"Between Amanda's mother and myself, we have spent over a million dollars so far," said Knox's father, Curt Knox, who lost his job as an executive at Macy's during the ordeal and is looking for work. "We have literally mortgaged everything and used our retirement funds. But we do what it takes because we are not leaving our daughter in a foreign prison for something she didn't do."
Knox's two-year imprisonment and year-long trial has left a gaping hole in the family's suburban Seattle life.
"We want to be hopeful and we know she'll be home, but just to assume she's going to be home right now -- it's hard," Mellas told "Good Morning America" today. "Because when it doesn't turn out the way it's supposed to, it's devastating."
Mellas, a math specialist in a Seattle school, has made nearly a dozen trips to Italy to see her daughter in prison for only one hour, twice a week.
In an interview with ABC News' Elizabeth Vargas, Mellas explained, "As a mom, are you really going to leave your innocent child in a foreign country alone with no one to visit her?"
Mellas told "GMA" that she'd definitely be in Italy for the closing arguments and the verdict. And when she's not able to be there in person, she's on the other end of the phone.
"I talk to Amanda every Saturday morning," she said. "She's never alone."
Mellas said she has to be hopeful that her daughter is getting a fair trial and is encouraged that the defense has been able to "rip apart" some of the prosecution's evidence.
When Mellas is not in Perugia, Knox's father is. Despite divorcing when Knox was young, her parents are united in their quest to free their eldest daughter whom they wholeheartedly believe is innocent.
Curt, who spent September in Italy, worries about Amanda. "She has been phenomenally strong and kept a positive attitude. But she told me last week there is this huge weight on her chest of having somebody else take your life in their hands and say -- guilty or innocent."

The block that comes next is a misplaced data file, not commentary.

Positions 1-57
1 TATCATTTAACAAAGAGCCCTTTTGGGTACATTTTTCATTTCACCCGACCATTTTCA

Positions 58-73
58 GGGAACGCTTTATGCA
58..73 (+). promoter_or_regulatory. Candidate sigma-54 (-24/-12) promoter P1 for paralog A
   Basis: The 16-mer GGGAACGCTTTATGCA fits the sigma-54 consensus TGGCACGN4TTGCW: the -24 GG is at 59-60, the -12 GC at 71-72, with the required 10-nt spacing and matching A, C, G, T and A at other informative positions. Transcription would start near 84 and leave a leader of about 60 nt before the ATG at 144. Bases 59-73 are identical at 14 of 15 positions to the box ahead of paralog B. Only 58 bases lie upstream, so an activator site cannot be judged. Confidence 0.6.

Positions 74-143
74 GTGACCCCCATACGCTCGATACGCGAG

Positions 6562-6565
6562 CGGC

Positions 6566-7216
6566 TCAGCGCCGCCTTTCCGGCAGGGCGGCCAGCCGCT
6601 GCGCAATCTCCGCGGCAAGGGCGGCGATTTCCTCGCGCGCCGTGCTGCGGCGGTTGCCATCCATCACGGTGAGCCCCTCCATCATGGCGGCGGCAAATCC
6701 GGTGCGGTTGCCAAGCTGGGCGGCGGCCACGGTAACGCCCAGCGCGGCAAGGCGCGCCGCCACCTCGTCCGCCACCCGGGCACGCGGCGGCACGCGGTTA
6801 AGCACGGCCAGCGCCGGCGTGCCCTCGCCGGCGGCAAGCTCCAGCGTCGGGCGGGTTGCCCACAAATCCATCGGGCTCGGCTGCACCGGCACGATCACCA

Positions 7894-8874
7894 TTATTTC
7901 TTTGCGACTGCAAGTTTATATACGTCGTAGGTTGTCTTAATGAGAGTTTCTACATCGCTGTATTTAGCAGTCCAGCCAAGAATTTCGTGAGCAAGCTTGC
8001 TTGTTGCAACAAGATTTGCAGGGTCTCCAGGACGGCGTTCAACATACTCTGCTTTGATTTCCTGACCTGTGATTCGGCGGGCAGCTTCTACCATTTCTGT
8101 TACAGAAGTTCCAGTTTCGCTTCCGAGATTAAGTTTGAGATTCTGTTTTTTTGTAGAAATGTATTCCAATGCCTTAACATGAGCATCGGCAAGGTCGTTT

The "somebody else" are the two Italian judges and six jurors who will decide his daugther's immediate fate. During eight months of trial, they have heard nearly 100 witnesses. At points during testimony, some jurors -- and even the lead prosector, Guiliano Mignini -- have fallen asleep.
Curt Knox also worries about his two young daughters, Ashley Knox, 14, and Delaney Knox, 11, who have been growing up with their father away half the time. Curt has lived nearly an entire year in total in Perugia.
Curt's youngest daughter Delaney misses her father, but understands why he's away. "I wish he was here when I had my first day of middle school and for him to take me there or pick me up. He couldn't because he was in Italy, but we know he is over there doing a good thing for Amanda."
Sitting next to her younger sister, Ashley fights back tears. "We all love and support her. The right thing will come out, that she's innocent and we will be able to see her back home soon."
Amanda's sister, Deanna Knox, 20, says the two are best friends. It was Deanna who traveled with Amanda to Perguia and found her new home, a cottage overlooking the Umbrian hillside that Amanda shared with Meredith Kercher and two Italian roommates.
Deanna recalled, "I actually found [the house] and it was amazing. Nothing in my mind could have imagined that something like this could happen."